The Lord is Lord of the Sabbath, and Sabbath is not about following particular cultural practices, but is an every-day, moment to moment process of birthing God’s rest into the world through our obedience to God’s call to the law of love. Sabbath is not a particular day, but a way of life: a way of life that lives out Jesus’ mission in the world. This will look different in various contexts, but it will always promote life, love and healthy relationships with God and others. Will we try to pour this into the old wineskins of “the way we’ve always done it,” or the cultural traditions we’ve decided our lives should conform to? Or will we let go of our comfortable, familiar old skins and allow God to give us daily new wineskins? These will not be completely different from the old ones: they might look just the same as the old ones did, only they are fresh. Or perhaps they look different depending on the culture and time in which we live. But they all serve the same function: they are vessels in which the Spirit can be poured into the world and can ferment to maturity.
Quaker Oats Live
Come Holy Spirit, fill the hearts of your faithful and enkindle in them the fire of your love.
Try to have mind and heart open to thefreshness of the Spirit’s movement in our times.
While Jesus was going through a field of grain on a sabbath,
his disciples were picking the heads of grain,
rubbing them in their hands, and eating them.
Some Pharisees said,
“Why are you doing what is unlawful on the sabbath?”
Jesus said to them in reply,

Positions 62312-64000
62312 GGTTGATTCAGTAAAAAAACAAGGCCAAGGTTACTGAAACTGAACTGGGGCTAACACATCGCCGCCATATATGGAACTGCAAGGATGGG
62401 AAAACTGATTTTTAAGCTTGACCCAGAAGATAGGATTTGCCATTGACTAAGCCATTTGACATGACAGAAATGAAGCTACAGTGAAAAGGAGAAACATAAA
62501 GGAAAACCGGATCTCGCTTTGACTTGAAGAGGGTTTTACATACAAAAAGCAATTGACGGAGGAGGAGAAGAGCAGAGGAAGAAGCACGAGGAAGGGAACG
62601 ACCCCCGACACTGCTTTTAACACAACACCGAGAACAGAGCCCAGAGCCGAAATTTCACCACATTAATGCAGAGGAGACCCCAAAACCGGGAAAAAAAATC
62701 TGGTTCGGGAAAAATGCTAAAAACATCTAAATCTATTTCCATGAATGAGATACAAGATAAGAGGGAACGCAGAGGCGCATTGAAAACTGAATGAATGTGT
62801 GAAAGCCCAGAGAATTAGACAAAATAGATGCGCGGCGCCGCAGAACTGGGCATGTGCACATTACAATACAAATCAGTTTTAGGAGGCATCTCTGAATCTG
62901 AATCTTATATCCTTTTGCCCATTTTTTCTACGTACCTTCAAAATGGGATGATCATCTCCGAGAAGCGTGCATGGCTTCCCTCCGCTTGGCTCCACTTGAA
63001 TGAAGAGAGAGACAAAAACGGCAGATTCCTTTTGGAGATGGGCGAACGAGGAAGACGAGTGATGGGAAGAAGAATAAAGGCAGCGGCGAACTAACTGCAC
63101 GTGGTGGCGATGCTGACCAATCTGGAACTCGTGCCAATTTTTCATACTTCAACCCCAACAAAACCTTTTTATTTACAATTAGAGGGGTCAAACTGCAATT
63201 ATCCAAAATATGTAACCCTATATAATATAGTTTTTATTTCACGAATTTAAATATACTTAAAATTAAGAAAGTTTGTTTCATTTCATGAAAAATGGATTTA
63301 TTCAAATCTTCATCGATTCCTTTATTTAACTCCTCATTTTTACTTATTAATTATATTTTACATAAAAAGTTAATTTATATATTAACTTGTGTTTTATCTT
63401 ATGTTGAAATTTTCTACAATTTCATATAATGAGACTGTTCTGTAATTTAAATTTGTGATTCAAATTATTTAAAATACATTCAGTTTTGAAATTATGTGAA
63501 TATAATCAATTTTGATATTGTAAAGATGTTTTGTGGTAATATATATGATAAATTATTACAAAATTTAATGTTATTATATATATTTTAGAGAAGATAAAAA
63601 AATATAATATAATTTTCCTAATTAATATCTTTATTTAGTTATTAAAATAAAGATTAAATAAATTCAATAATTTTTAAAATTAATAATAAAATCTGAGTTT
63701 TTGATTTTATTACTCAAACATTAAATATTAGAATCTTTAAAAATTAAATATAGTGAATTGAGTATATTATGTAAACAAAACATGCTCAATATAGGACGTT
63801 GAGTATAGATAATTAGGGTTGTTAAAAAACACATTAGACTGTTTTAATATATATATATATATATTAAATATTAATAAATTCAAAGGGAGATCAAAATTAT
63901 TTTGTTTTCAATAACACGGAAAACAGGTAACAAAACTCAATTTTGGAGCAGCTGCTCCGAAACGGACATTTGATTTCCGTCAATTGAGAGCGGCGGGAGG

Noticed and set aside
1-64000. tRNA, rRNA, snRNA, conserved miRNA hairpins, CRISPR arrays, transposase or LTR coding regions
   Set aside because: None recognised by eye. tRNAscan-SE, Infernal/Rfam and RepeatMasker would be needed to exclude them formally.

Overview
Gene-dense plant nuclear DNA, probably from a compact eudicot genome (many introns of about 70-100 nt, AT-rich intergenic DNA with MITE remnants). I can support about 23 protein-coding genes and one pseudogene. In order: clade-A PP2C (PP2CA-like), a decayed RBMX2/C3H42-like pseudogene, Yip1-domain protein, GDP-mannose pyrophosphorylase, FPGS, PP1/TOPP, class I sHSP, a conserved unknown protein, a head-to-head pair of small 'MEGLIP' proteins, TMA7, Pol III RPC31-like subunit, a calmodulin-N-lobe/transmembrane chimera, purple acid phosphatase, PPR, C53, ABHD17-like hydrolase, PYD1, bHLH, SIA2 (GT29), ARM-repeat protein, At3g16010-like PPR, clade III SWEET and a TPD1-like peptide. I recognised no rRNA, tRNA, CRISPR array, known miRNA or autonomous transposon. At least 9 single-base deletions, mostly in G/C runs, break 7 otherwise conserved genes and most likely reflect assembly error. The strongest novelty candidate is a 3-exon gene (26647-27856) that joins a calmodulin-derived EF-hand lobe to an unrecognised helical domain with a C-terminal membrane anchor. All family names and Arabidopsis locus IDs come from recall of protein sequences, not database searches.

“Have you not read what David did
when he and those who were with him were hungry?
How he went into the house of God, took the bread of offering,
which only the priests could lawfully eat,
ate of it, and shared it with his companions?”
Then he said to them, “The Son of Man is lord of the sabbath.”
People are very open-minded about new things – as long as they’re exactly like the old ones.
Only an open mind still has room for new knowledge. What is outgrown and used up must be discarded to make room for what is yet to be learned. And much of the best thinking is done alone–in deserts, on beaches, in bed, behind closed doors. It is why we say we need to get away–to escape from clutter and busyness–to hear ourselves think.
Merely having an open mind is nothing; the object of opening the
mind, as of opening the mouth, is to shut it again on something solid.
Gilbert K. Chesterton
Dogmatism breeds intolerance. Like ideology, dogmatism puts blinders on what its adherents can see, disables their questioning faculties, and breeds fervor and fanaticism. . . . Having an open mind does not mean that one never comes to any convictions in life. It is perfectly possible to have an open mind and live a very principled life, without holding one’s beliefs dogmatically. Having an open mind means being prepared to question even your most central beliefs if there is occasion to do so.
Many a person thinks he or she has an open mind, when it is merely vacant.
A closed mind is a dying mind.
Never stop learning and adapting. The world will always be changing. If you limit yourself to what you knew and what you were comfortable with earlier in your life, you will grow increasingly frustrated with your surroundings as you age.